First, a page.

15. 15. Types of Benchmarking 1. Performance • How well compared to another 2. Process • Comparing practices, structures and systems in place 3. Policy • Outcomes & prescribed expectations 1. Competitive • Ranked & rated regardless of desire to be compared (#1 city) 2. Cooperative • Cities participate by sharing info but not in direct competition (vital signs) 3. Collaborative • Cities work together (FCM QoLRS)
  16. 16. Real-Time Dashboards • “a visual display of the most important information needed to achieve one or more objectives; consolidated and arranged on a single screen so the information can be monitored at a glance” (Cook 2006) • Key info to run a city • Console for navigating and visualizing interconnected data • To improve the span of control • Easy interpretation & interactive • Control rooms
  17. 17. 30 agencies, traffic, transport, emergency services, etc.
  18. 18. Indicating, benchmarking & Dashboarding • State of play of a city • Objective, trustworthy, factual data • Rational, neutral, comprehensive and commonsensical view of the city • Monitor & evaluate effectiveness • Realist epistemology 2 views 1. Facilitating empowerment, democracy & accountability & transparency 2. Enacting regulation, control, efficiency &
  19. 19. Epistemological economy • New managerialism • Operational practices w/ to targets • Discipline underperformance • Cities are knowable & manageable systems that are rational, mechanical, linear & hierarchical • Technocratic rationality • City intelligence • Data and other info • Indicators are one element • The city is not a machine • Indicators are a learning tool Key element toward data- driven evidence-based governance & policy formulation & the means to replace anecdote & forms of clientism, cronyism and localism
  20. 20. Comstat
  21. 21. Realist ontology • Realist ontology • We can know the world through numbers • The city as a set of visualized facts • Data capture the essence of a city • Mechanical objectivity • Data are neutral and value free • Critical understanding • Data are not independent of the ideas, instruments, practices, context, knowledges and systems used to generate, process and analyze them • Data are part of complex socio-technical systems that reflect the world and produce it • Part of technological regimes
  22. 22. Data Assemblage Attributes Elements Systems of thought Modes of thinking, philosophies, theories, models, ideologies, rationalities, etc. Forms of knowledge Research texts, manuals, magazines, websites, experience, word of mouth, chat forums, etc. Finance Business models, investment, venture capital, grants, philanthropy, profit, etc. Political economy Policy, tax regimes, public and political opinion, ethical considerations, etc. Govern- mentalities / Legalities Data standards, file formats, system requirements, protocols, regulations, laws, licensing, intellectual property regimes, etc. Materialities & infrastructures Paper/pens, computers, digital devices, sensors, scanners, databases, networks, servers, etc. Practices Techniques, ways of doing, learned behaviours, scientific conventions, etc. Organisations & institutions Archives, corporations, consultants, manufacturers, retailers, government agencies, universities, conferences, clubs and societies, committees and boards, communities of practice, etc. Subjectivities & communities Of data producers, curators, managers, analysts, scientists, politicians, users, citizens, etc. Places Labs, offices, field sites, data centres, server farms, business parks, etc, and their agglomerations Marketplace For data, its derivatives (e.g., text, tables, graphs, maps), analysts, analytic software, interpretations, etc.Rob Kitchin, 2014, The Data Revolution, Sage.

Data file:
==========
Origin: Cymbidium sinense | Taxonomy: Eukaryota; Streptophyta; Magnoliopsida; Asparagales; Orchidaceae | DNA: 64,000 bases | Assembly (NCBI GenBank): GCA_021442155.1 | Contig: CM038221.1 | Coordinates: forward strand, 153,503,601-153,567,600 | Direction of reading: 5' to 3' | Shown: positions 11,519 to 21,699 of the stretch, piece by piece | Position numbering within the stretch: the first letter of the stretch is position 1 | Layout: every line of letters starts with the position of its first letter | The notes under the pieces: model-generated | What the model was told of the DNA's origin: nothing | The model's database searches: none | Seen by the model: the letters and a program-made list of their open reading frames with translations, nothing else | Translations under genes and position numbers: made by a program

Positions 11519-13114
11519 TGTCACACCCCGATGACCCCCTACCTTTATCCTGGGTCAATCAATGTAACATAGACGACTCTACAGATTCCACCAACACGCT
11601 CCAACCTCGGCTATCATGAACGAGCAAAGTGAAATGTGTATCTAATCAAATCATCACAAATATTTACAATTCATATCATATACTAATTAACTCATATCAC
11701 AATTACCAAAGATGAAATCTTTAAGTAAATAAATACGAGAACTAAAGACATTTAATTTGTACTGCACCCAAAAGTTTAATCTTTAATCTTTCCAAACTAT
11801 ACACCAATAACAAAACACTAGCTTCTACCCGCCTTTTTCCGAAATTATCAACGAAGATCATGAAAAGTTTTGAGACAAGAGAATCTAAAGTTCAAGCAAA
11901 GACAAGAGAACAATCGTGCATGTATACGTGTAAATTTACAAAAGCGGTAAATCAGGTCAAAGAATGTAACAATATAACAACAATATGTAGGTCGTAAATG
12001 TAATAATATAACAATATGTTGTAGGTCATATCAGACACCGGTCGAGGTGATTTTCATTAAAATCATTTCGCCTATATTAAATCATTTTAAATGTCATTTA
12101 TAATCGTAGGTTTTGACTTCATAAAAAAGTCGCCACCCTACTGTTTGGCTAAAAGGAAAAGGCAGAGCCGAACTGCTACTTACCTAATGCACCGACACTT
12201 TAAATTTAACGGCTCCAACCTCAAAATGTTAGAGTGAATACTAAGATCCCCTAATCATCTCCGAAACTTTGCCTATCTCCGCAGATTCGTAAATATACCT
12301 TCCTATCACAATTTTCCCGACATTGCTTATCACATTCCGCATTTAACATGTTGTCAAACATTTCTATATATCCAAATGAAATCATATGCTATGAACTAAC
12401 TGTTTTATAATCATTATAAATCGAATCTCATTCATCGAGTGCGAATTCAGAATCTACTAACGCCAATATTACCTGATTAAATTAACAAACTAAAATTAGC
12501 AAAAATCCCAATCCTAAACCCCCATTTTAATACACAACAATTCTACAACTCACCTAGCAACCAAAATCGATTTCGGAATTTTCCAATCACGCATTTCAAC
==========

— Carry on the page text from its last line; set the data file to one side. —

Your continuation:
23. 23. Politics of indicators • Politics in their selection, visualization, deployment and use • Stakeholder led • Community participatory led • Think tanks • Principle based or politically driven • Data driven • Economically motivated • Juking the stats, spinning, Campbell’s law • Deep normative effect used to shape governance, modify behaviour, influence decision making • Instrumental use • Conceptual use • Tactically use • Symbolic use • Political use • They become a normalized way of thinking about and performing governance
  24. 24. Instrumental rationality 1. Reductionist Contingent relationships become one dimensional 2. Decontextualizes a city from history, political economy, etc. 3. Longitudinal, trends, but temporal register of cities unclear 4. Assumption of universalism across place • Zero sum game • Dashboards can facilitate an illusion of seeing the total city • Global scopic system • Translators not mirrors • Communication protocol • They produce meaning
  25. 25. Technological issues • Veracity • Accuracy • Fidelity • Errors • Bias • Consistent • Reliable • Trustworthiness • Truthfulness • Provenance • Modifiable areal unit problem • Ecological fallacy • Classification • Weighting – composites • Metadata & methodological guides
  26. 26. Power/knowledge
  27. 27. Federation of Canadian Municipalities Quality of Life Indicator System
  28. 28. Federation of Canadian Municipalities Quality of Life Reporting System